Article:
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The Government will not be making any more cash payments to the broccoli industry.

The broccoli industry has been hit by the carbon price since the carbon levy took effect on January 1st.

The government’s policy has been to take money out of the industry for a number of years and make the cash payments, but the broccoli producers have been struggling to cope.

This is the third time the government has made the cash payment, with the first three payments coming in January 2018 and the fourth one in February.

This has meant that the producers have had to pay more than $500,000 more to the government to cover the costs of complying with the levy.

The Government says that these cash payments will not affect the overall cost of the scheme, which is estimated to be about $1 billion.

In an interview with ABC Radio Melbourne, the Minister for Agriculture, Resources and Forestry, Paul Fletcher, said the cash relief would help farmers meet their emissions reduction targets.

“We will be paying some cash to the industry to help offset the cost of this CO2 pricing regime, and I think it will help farmers who are trying to meet their targets,” he said.

“They’ll have a little bit of cash coming in to help them meet their carbon reduction targets.”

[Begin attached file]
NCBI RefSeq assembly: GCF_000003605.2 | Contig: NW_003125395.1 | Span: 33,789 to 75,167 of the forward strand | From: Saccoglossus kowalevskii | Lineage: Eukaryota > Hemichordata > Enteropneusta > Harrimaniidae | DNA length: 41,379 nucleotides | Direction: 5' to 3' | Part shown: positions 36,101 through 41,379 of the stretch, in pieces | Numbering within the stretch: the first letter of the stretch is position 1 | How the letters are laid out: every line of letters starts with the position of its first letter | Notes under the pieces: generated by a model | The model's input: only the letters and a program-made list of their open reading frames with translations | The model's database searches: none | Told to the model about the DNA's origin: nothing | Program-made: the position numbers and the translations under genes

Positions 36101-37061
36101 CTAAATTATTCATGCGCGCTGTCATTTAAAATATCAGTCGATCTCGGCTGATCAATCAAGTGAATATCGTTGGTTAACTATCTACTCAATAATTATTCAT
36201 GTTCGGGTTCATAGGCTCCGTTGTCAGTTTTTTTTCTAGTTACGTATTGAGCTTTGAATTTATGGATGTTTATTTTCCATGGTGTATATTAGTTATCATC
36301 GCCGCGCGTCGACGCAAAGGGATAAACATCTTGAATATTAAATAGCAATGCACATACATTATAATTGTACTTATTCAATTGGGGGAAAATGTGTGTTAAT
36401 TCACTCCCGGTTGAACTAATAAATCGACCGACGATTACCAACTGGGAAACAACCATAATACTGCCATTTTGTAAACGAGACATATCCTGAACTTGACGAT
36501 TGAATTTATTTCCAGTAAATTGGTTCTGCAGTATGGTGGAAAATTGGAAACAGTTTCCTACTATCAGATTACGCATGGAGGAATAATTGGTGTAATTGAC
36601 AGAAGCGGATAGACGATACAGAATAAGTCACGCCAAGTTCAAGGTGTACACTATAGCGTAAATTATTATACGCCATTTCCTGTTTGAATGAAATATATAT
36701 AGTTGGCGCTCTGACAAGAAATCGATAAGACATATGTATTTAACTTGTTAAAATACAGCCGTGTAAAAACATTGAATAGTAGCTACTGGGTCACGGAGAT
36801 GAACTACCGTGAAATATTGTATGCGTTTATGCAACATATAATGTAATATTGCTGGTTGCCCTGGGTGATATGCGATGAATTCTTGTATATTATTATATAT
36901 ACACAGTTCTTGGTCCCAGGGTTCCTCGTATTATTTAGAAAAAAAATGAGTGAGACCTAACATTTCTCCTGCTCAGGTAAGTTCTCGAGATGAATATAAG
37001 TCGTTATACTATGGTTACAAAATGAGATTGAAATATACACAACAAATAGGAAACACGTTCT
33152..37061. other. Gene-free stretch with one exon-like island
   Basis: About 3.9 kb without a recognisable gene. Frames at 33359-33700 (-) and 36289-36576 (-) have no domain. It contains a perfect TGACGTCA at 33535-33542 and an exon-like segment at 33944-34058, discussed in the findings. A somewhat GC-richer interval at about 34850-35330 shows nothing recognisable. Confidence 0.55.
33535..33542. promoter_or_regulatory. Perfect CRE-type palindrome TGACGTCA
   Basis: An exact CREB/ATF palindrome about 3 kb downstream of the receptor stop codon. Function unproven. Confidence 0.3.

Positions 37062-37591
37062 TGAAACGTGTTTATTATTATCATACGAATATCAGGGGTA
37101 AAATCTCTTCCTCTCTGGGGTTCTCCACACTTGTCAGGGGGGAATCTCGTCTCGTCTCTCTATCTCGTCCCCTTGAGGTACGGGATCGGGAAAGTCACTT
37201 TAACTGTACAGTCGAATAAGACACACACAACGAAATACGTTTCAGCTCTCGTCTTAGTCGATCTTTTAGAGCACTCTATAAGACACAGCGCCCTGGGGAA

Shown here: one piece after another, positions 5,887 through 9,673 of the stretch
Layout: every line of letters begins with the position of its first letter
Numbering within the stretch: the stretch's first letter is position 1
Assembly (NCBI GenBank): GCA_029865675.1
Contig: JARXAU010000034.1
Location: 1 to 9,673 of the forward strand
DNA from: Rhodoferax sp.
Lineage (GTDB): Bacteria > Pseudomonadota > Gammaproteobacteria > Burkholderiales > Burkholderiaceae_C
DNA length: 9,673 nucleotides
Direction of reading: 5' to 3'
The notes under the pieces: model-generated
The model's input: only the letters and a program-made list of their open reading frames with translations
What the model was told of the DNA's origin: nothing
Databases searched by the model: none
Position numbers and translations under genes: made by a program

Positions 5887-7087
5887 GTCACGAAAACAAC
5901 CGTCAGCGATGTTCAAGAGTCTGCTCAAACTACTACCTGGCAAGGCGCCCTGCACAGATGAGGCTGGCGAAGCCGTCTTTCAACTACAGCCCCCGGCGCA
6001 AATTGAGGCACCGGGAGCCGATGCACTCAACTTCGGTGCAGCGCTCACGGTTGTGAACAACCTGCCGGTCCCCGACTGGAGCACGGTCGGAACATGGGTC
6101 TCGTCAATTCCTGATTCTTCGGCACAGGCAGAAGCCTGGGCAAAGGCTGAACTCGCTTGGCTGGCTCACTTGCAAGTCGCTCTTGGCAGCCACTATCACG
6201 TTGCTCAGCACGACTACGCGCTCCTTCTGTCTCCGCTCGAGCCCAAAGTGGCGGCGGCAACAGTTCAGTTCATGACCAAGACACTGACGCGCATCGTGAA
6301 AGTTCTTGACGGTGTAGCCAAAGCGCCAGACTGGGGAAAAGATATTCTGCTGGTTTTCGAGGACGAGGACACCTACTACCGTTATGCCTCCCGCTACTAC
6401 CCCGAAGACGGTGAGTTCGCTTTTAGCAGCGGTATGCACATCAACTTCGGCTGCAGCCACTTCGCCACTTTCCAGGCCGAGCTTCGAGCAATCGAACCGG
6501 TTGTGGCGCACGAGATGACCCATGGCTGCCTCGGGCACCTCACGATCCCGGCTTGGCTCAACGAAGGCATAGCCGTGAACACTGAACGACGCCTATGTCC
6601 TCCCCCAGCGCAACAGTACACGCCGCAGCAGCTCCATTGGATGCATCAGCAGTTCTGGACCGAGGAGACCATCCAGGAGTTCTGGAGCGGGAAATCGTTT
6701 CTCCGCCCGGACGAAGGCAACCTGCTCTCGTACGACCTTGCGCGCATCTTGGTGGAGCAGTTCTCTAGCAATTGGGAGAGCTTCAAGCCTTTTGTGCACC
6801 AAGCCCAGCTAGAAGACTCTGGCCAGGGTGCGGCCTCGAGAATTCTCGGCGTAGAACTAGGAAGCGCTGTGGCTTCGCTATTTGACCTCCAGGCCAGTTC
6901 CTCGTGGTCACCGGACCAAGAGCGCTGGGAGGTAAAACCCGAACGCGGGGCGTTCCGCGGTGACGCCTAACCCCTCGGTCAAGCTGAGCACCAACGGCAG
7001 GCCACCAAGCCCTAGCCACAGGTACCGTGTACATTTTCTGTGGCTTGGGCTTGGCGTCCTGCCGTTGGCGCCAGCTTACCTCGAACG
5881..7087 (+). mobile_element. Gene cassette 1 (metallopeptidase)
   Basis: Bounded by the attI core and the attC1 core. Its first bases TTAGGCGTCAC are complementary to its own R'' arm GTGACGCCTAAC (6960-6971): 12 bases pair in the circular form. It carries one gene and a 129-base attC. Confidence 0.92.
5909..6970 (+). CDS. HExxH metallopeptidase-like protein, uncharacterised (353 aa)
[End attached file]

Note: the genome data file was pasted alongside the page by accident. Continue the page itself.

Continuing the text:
However, farmers are worried about the cash benefits and want to know how much more they can expect to be paid.

“If I were a broccoli farmer, I would be very upset about that,” farmer Greg Hulme told ABC Radio.

“I would be worried about that, and that’s why I’d be asking the Department of Agriculture and the Department to give me some guidance as to what the impact of that would be, and what the money that was supposed to be being paid out would actually be.”

Farmers also said they were concerned about the impact on local communities, and the impact it would have on other crops that they grow.

“The people who produce the broccoli and the other things that we grow, that’s their livelihood, and they’re not just going to go into debt just to have a small piece of money that they can pay out,” farmer Mark Smith said.

Mr Hulmes said he was concerned about any increase in the price, and if it went beyond the $1 million mark, he would be prepared to make a “no comment”.

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